While there are successful examples of young innovators like PC Musthafa (iD Fresh), Sampriti Bhattacharyya (Hydroswarm) and Vijay Sharma (One97), the harsh reality is that an inordinately large number of start-ups fail. That’s the reason why academic institutions and organisations must assist and support the development of entrepreneurs in order to ensure high survival rate
Young Indian entrepreneurs are making headlines with regularity. After an entire generation of cautious Indians who viewed entrepreneurship with suspicion—preferring stable and predictable careers in government service, banks, as doctors, lawyers and engineers—the tide is turning. There is optimism in the air as young entrepreneurs are daring to go global, drive innovation and experiment with unique business models.
The latest Global Entrepreneurship Monitor (GEM) report reflects this important cultural shift. The report noted that 58% of Indian adults (18-64 years old) consider entrepreneurship a desirable career choice and 66% think that entrepreneurs receive a high level of status and respect. And this is not just because Indian tech entrepreneurs are becoming global rock-stars. It is because young entrepreneurs from every sector—from agriculture to manufacturing—are putting India on a new path of growth and development.
Take the story of 42-year-old PC Musthafa, who quit a well-paying bank job in Dubai to return to India because he wanted to create job opportunities for the rural youth. He started iD Fresh Food, a dosa batter company, with his cousins, 550 square feet of space, two grinders, a mixer and a sealing machine. They began by selling 10 packets of batter a day. Today, iD Fresh Food sells 50,000 packets a day, has expanded its product range to ready-to-eat foods, and is a R100 crore company employing 1,100 people. Musthafa’s goal is to become a R1,000 crore company employing 5,000 people in the next five years.
Among the more innovative ideas his company is exploring is that of a Trust Shop—in apartment complexes and corporate offices—where you can pick up idli-dosa batter, ready-to-eat wheat parathas and chapatis, and drop the money in a box at the store. The store has no salesmen and is not monitored by cameras to keep an eye on shoppers who don’t pay. The stores are proving to be a success. Shoppers who don’t have money on them are coming back the next day to drop the cash. It is a unique low-cost model that can be scaled, ensuring that prices are kept low and stores are conveniently accessible 24×7.
Now let’s take the case of 28-year-old Sampriti Bhattacharyya, whose company Hydroswarm designs and manufactures autonomous drones that can scan ocean floors, look for lost aircraft, identify oil spills, and spot radiation under the sea.
Entrepreneurs and innovators like these are playing a major role in bringing unique ideas, offerings and business models to market—ideas that large companies don’t want to explore because they don’t have a clear and well-charted future and could pose a risk to their growth plans.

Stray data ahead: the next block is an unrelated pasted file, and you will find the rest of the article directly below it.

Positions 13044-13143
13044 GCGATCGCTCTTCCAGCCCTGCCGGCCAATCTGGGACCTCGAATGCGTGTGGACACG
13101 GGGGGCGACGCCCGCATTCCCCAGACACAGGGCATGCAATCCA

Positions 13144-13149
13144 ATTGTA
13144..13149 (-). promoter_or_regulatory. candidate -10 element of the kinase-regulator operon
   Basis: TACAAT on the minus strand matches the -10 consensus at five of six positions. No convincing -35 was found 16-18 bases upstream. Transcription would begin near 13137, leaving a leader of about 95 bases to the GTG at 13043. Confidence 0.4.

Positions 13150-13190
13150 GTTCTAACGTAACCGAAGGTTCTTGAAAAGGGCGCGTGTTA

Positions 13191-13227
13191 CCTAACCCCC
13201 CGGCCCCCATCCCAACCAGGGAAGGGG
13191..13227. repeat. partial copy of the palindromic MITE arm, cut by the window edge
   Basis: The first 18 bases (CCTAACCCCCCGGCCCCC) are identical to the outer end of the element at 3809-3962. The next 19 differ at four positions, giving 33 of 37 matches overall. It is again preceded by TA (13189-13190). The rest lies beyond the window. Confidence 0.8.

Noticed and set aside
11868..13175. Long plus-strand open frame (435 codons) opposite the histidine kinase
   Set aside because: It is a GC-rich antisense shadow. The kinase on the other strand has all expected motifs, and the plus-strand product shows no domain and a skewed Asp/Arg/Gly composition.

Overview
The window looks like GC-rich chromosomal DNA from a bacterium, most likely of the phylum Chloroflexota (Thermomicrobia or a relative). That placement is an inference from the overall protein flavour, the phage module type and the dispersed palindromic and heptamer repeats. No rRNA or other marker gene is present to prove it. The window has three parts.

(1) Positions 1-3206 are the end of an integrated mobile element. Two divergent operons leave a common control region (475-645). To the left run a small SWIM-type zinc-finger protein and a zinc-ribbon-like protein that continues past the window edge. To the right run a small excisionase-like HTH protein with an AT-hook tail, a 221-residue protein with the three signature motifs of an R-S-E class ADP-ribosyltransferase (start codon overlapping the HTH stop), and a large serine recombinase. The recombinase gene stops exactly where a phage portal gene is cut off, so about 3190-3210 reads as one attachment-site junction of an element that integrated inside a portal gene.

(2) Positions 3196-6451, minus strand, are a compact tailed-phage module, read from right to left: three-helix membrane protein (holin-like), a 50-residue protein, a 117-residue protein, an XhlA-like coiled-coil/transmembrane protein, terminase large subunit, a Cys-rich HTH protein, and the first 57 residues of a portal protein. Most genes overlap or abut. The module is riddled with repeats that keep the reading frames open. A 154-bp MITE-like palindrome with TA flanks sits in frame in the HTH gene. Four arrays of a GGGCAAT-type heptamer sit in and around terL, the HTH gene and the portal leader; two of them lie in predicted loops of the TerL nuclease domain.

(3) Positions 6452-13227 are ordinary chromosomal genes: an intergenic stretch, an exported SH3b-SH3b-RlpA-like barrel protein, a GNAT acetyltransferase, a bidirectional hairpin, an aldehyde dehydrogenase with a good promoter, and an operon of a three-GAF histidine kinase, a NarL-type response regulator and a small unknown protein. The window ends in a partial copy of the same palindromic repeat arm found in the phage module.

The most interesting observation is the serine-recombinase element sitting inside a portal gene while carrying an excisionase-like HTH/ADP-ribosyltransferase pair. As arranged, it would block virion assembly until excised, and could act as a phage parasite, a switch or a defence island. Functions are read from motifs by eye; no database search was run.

One recent study by a leading analyst has suggested that the micro, small and medium enterprise (MSME) sector—which includes such entrepreneurs—will increase its contribution to India’s GDP from the 8% share in 2011-12 to 15% by 2020.
The growth is not just because young Indian entrepreneurs are daring to dream up great new ideas, but also because they understand the value of hiring the best talent in the country. Take Vijay Sharma’s One97 Communication, the digital goods arm of Paytm. Sharma’s company announced its expansion into Europe and the US this July, using some of the best business talent in the country to enable the growth. In other words, Indian entrepreneurs are aware of what it takes to be globally competitive.
Going global should not be difficult for Indian entrepreneurs. Today, the best minds in the country are dreaming of entrepreneurship. This year’s IIT-JEE topper, Deepanshu Jindal, says that after graduation he wants to become an entrepreneur. Youngsters from prestigious educational institutions all over the country such as the IITs and IIMs are showing similar inclinations.
All this makes great news. But the harsh reality is that an inordinately large number of start-ups fail. Studies have shown that 47% of the jobs created by start-ups are eliminated because the business folds up in the first five years. This emphasises the importance of having academic institutions and organisations to assist and support the development of entrepreneurs in order to ensure a higher survival rate.
If India is to continue on its growth path, the contribution of entrepreneurs to wealth creation will play a pivotal role. This is why the importance of including entrepreneurship as part of standard curricula cannot be undermined. We must begin by creating a formal culture of entrepreneurship starting in classrooms where young minds and the nation’s future are shaped.
The author is executive vice-president, Global Marketing, Wadhwani Foundation